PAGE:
By Thomas M. Grier, M.S. ©
Here are some basics to know about antibiotics:
1) Fat soluble antibiotics get into the brain and nerves and fatty tissues better than water soluble antibiotics. (70 % of fat soluble antibiotics are used in agriculture uses)
(Oxytetracycline is more water soluble than tetracycline which is more water soluble than doxycycline, and minocycline is the most fat soluble of the cyclines.)
Water soluble antibiotics are used in agriculture more than 10x the levels that are used in humans. These are the antibiotics that can get into the water supply by run off. When we talk about over use of antibiotics, this is the number one offender.
All antibiotics get into the brain in higher concentrations if you can get your body temperature to 102F or higher. Heat loosens the Blood Brain Barrier.
(See Dr. Herman Bundeson 1942 and his fight against Syphilis in Chicago with Heat and Penicillin – “Life Among the Doctors by Paul DeKruif)
2) All antibiotics work by affecting the bacteria’s internal functions and the bacteria die from disruption from within: where as antiseptics kill on contact by disrupting outer cell wall and membrane integrity.
3) Most antibiotic work by blocking specific ribosome function (ribosomes decode genetic strands of messenger RNA and assemble essential proteins for the bacteria)
4) Of the antibiotics that affect ribosomes: they usually affect either the 30s ribosome or the 50s ribosome:
30s Ribosome: Blocking the 30s ribosome causes suppression of high metabolic functions in the bacteria like cell division. (This includes the drugs in the doxycycline class and other macrolides like Biaxin and Zithromax)
If the bacteria isn’t killed it is up to the host’s immune system to finish the job. If the bacteria that survive inside the host are nowmetabolically suppressed, and are in a safe immune-sequestered site in the human body, they are safe from immune attack.
More importantly they are now in a dormant state and can revive and become active pathogens when the antibiotic levels diminish.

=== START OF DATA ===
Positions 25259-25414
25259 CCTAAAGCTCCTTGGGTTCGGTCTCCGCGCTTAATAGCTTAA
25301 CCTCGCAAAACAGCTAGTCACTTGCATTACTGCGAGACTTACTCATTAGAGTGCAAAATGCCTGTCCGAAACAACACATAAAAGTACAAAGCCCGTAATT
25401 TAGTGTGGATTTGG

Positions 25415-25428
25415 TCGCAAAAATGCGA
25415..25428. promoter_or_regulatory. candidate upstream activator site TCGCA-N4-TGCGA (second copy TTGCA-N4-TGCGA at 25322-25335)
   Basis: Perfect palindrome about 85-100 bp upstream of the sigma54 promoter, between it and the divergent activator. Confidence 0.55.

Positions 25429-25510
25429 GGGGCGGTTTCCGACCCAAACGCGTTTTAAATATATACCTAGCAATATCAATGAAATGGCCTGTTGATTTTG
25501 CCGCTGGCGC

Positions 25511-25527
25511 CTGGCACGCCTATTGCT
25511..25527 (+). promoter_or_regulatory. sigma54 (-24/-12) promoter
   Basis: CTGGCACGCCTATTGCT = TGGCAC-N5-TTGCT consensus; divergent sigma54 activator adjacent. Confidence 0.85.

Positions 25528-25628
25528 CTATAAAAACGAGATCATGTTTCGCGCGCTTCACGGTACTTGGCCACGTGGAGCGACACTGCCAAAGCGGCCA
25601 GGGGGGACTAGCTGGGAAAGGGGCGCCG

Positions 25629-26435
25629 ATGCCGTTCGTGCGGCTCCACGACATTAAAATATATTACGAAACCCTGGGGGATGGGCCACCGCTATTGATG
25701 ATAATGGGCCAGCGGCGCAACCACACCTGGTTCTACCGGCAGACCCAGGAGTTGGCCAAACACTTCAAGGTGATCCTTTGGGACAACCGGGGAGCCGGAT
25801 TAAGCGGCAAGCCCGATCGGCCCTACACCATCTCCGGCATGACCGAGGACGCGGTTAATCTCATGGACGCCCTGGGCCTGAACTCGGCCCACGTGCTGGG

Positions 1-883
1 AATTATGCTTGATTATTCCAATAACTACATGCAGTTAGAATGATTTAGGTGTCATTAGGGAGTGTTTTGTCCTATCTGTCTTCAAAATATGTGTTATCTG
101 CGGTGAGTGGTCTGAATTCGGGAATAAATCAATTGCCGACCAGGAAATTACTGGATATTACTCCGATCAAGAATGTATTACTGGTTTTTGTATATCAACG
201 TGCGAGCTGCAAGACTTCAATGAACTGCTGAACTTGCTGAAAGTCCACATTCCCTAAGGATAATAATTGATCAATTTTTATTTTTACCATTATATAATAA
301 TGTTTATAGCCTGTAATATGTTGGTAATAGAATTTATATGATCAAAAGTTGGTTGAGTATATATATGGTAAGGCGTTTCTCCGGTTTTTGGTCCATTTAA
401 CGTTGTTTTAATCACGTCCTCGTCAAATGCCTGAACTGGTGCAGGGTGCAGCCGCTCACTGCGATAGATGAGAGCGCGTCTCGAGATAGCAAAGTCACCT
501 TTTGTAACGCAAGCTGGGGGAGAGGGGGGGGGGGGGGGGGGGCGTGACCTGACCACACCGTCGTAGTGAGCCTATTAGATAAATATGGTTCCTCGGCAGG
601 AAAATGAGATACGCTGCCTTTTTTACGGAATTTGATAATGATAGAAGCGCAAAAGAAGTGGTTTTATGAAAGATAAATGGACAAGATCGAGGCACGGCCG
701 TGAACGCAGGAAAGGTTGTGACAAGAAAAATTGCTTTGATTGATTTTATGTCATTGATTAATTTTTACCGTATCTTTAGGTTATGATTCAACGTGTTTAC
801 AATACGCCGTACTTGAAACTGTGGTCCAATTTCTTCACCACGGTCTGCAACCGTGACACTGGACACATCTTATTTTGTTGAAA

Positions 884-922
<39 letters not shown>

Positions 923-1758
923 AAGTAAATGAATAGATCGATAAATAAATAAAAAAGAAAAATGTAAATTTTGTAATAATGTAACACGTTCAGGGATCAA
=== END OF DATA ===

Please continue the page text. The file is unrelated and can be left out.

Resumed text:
Bacteria that are suppressed come back to life.
Bacteria that were in the blood stream when they come in contact with a bacteriostatic antibiotic like doxycycline will almost certainly be killed by the immune system.
This is why diseases like anaplasmosis that are obligated to live in granulocytes will almost always be eradicated by a short course of tetracycline.
50s Ribosome: Antibiotics like cephalosporins and penicillins will block the 50s ribosome’s ability to assemble new bacterial cell wall.
This means when the bacteria divides, it cannot make new cell wall and will usually die unless the bacteria can create a Cell-Wall-Deficient form know as a Lister body or L-form that survives without the rigid cell wall. All cell wall deficient forms including spirochetes are spherical blobs.
If bacteriostatic antibiotics prevents bacterial division (a high metabolic function of the cell) then it never makes sense to use aBacteriostatic antibiotic combined with a Bactericidal antibiotic that can only kill during division.
Macrolides (might work best in alkaline environments, common alkalizing agents are amantadine and hydroxychloroquin or plaquinil)
Trimethoprin / Sulfamethoxazole (Bactrim)
(May work synergistically with macrolides possibly by alkalizing the cells?)
Chloramphicol (can cause life threatening blood disorders in 1:10.000 patients.)
Cephalosporins – Ceftin, Rocephin, Claforan,
Penicillins- amoxicillin, ampicillin
IM- Penicillin – Bicillin
(Bicillin intramuscular given once a week gives low 24 hour blood levels of penicillin. You can peak these blood levels significantly by also taking oral amoxicillin/penicillin once or twice a day.
The oral medication goes through the portal absorption directly from the gut to the liver, where it saturates the liver receptors allowing the blood levels of the two drugs to go much higher.)
Flagyl- metronidizole, tinidizole (Can be combined with macrolides)
Vancomyacin (Hard on the kidneys and can cause skin flushing, often last resort drug)
Ciprofloxin- DNA Gyrase inhibitor, (other similar drugs caused Lupus Like Symptoms in humans.)
Rifampin – Rifampicin or rifampin (USAN) is a bactericidal antibiotic drug of the rifamycin group. It is a semisynthetic compound derived from Amycolatopsis rifamycinica (a mold found in soil) It cause the urine to turn reddish brown.
It is metabolized in the liver by the cytochrome p450 enzyme. (
Drugs that disable Rifampin’s effectiveness maybe macrolides and artemisinen, it has been observed that some drugs taken with Rifampin turn the urine from reddish-brown backe to normal.)
Bactericidal antibiotics kill bacteria; bacteriostatic antibiotics slow their growth or reproduction.
Aminoglycosidic antibiotics are usually considered bactericidal, although they may be bacteriostatic with some organisms. Pathogens that can evade the immune system may not be killed by bacteriostatic antibiotics.
I will also be sending some information on cytochrome liver enzyme metabolism of antibiotics.